[BUG]8.0.11-rc1 Numeric UDT parameters now appear as floats when used in OPC_Item_Path

After upgrading from 8.0.10 to 8.0.11-rc1 all OPC tags that use UDT numeric parameters fail with Config Error.

OPC_ItemPath = [{Driver_Name}]{Modbus_Address}.HRUI{Modbus_Offset+18452}
With following Parameters
Driver_Name = TapOff
Modbus_Address = 11
Modbus_Offse = 1

Used to return: [TapOff]11.HRUI18453

but now it returns: [TapOff]11.0.HRUI18453.0

It seems that all numeric parameters are now being cast as floats?

PS; 8.0.12 Nightly is the same

We’ll look into this right now.

@Kevin.Herron, I’m still in 8.0.10, but we make intensive use of this kind of modbus address computation. This issue will be fix in 8.0.11 ? and/or 8.0.12 nightly too ?
… bloody json number with no pure integer type

This is supposed to be fixed in the 8.0.11 release. It’s not part of the RC or 8.0.12 nightlies yet though.


Any update on when this one, it never made 8.0.11, also not in 8.0.12 as of today(2019-04-18)?

I’ve upgrade from Ignition 8.0.10 t o 8.0.11.

For existing tags the issue is still present because existing udt parameter have been converted for example “100,0”
If you create a new udt parameter with the value 100 then it’s ok.
No “,0” is added when you save.

I see 2 solution to fix upgraded application:

  • use some import/export udt and check the parameter value has no .0 before re-import
  • add a format to suppress .0 : {myParm|#0}

@mazeyrat, can you confirm that the OPC Item path is getting an Integer rather than a double? The reason I ask is there were changes in 8.0.11 where the Parameters don’t always show as Strings anymore in the Tag Browser. As the tag browser is converting them to a Double and it defaults to truncating any .0, the parameter itself does look like a 1. When it is used in an OPC path, it is still using 1.0 though (see screenshot below).

You can also check the datatype of the Parameter as well to ensure it is a Double. Let me know if this isn’t the case for you.


Yes, I suppose DataType was Double before I make the “fix”.
As my udts and tags are generated, I’ve deleted all of them and reimported all of them.
In the json file that I generate, integer parameter values have no .0.
These values create parameter with Integer type.

If your import file has 1 instead of 1.0 in it, then 8.0.11 will conclude it is an integer. As this is new due to changes for 8.0.11, is this the issue? The Parameters for my example above are the following when exported from 8.0.11:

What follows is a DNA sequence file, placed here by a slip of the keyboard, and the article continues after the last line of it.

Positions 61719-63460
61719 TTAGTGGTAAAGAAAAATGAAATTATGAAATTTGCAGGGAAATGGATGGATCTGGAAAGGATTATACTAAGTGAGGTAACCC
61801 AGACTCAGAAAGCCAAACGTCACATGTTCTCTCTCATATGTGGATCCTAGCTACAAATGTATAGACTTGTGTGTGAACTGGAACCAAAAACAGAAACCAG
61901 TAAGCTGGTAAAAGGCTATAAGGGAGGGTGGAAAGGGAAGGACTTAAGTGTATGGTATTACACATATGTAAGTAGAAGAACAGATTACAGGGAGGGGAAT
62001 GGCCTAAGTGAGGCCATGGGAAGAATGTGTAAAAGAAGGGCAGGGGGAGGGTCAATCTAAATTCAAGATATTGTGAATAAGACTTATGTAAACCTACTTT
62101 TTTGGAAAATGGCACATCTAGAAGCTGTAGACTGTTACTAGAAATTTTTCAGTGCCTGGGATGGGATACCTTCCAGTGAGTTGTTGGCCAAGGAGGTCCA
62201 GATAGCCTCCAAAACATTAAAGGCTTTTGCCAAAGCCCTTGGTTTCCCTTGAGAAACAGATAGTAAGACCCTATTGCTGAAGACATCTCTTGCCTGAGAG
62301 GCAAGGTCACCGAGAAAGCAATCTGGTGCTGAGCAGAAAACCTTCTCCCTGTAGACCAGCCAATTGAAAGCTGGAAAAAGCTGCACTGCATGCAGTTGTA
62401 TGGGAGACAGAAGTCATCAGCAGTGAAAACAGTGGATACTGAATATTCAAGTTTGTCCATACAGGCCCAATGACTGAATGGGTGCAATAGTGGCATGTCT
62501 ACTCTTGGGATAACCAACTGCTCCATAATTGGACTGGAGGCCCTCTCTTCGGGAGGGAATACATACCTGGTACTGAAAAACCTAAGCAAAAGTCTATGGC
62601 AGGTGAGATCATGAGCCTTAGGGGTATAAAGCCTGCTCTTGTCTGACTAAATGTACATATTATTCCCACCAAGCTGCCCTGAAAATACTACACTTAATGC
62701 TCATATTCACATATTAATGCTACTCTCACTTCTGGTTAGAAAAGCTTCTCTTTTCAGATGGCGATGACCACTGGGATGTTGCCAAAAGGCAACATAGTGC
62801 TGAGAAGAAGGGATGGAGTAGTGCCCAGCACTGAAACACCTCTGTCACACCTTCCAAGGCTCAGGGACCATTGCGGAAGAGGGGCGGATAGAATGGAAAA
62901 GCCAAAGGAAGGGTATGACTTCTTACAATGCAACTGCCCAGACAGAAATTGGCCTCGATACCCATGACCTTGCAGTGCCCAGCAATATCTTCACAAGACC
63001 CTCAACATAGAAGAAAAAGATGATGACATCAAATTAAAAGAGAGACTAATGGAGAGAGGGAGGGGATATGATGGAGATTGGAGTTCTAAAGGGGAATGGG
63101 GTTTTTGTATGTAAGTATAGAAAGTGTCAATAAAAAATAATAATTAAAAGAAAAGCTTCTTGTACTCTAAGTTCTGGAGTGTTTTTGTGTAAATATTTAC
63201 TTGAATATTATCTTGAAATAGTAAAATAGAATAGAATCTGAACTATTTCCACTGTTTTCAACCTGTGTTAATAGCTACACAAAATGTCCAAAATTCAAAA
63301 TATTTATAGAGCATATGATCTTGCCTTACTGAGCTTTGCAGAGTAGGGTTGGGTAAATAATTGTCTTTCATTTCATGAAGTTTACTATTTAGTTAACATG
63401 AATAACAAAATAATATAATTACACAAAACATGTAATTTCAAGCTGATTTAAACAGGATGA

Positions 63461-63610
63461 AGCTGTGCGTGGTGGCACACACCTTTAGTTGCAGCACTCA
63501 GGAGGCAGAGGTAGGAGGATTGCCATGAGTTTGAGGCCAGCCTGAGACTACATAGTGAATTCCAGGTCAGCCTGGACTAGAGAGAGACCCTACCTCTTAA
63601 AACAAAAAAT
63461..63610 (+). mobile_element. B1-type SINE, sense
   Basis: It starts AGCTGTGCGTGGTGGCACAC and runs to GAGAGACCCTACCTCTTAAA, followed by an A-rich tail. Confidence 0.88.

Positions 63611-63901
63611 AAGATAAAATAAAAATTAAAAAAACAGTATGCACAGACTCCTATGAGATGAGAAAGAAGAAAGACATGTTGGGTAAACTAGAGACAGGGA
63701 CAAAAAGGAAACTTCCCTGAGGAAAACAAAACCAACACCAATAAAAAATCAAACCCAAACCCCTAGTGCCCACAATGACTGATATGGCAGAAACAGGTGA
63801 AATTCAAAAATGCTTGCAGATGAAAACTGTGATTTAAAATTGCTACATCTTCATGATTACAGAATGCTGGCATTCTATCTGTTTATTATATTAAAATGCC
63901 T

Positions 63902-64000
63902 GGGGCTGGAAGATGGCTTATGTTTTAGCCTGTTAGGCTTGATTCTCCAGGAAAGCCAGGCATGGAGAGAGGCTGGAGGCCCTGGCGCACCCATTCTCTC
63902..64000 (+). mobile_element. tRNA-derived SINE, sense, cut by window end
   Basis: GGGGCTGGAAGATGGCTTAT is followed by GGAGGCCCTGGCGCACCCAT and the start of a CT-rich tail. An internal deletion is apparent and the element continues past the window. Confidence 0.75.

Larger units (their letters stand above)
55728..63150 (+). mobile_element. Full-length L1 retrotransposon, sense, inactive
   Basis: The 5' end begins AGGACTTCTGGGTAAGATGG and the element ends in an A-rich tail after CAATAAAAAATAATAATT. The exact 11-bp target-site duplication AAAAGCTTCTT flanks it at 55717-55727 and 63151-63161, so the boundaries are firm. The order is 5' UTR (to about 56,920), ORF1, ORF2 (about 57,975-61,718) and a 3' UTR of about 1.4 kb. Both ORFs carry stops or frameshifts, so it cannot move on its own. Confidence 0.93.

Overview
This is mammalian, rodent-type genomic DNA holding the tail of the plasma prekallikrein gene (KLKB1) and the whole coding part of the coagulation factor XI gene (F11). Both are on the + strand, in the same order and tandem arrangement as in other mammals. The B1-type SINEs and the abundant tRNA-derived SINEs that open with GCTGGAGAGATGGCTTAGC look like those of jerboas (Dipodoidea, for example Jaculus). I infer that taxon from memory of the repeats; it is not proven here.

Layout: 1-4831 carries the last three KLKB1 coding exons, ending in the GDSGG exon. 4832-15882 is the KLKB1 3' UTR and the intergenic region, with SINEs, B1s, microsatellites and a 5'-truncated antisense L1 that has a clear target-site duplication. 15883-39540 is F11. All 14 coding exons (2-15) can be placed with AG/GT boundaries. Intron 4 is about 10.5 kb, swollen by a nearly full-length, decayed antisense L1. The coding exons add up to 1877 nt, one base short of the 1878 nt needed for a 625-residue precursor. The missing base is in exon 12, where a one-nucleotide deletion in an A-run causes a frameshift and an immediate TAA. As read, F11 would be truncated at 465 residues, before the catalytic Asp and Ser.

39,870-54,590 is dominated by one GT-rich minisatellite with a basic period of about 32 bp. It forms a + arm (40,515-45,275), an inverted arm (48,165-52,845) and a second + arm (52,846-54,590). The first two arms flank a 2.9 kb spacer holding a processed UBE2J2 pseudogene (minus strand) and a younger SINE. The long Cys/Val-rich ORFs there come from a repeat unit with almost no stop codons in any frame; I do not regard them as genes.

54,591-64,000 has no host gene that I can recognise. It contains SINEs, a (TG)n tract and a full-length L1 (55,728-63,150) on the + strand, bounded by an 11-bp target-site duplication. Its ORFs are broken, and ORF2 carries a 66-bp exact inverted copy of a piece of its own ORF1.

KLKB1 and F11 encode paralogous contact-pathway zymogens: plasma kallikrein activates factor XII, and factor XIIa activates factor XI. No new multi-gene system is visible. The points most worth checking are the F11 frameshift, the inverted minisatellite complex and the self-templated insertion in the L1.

"parameters": {
    "Double1_1": 1.1,
    "Double1_0": 1.0,
    "Integer_2": 2

If you feel like you file is correct, can you please post an example (or PM one to me) so that we can look it over?


My file is correct and I have no more issue in 8.0.11 after deleting the udts/tags migrated from 8.0.10 and reimport those udts/tags.
So as for me, the issue is solved in 8.0.11.
But Parameters migrated to Double from 8.0.9 to 8.0.10 will stay Double in 8.0.11 and must be recreated in Integer…

Tested that here and yes, if I export the UDT definition and all the instances, drop the “.0” and import, those parameters are now all integers, also any newly created instances are integers too.

A couple of questions:
1 Will future Ignition versions say 8.0.12 allow me to upgrade without needing to do this?

2 This work round implies the parameters are stored with a data type, any reason why we cannot have the datatype drop-down like 7.9 to ensure no ambiguity?

Question 1: In looking at the definition in the pre-8.0.11 versions of Ignition, there isn’t going to be a way to understand the intent of the values. For the example I noted above, in 8.0.10 the parameters are stored as:

{ "name": "Example", "parameters": { "Double1_1": 1.1, "Double1_0": 1.0, "Integer_2": 2.0 }, "tagType": "UdtType" }

Notice there isn’t any real difference between the values of “Double1_0” and “Integer_2”. There isn’t a way to infer that the expected value was an Integer or a Double. We may be able to do something on upgrade, but there would be a risk of causing further damage.

Question 2: The goal was to get away from having to declare types for parameters in 8.0. When issues like this occur, we do review what changes might be needed to prevent this type of issue going forward.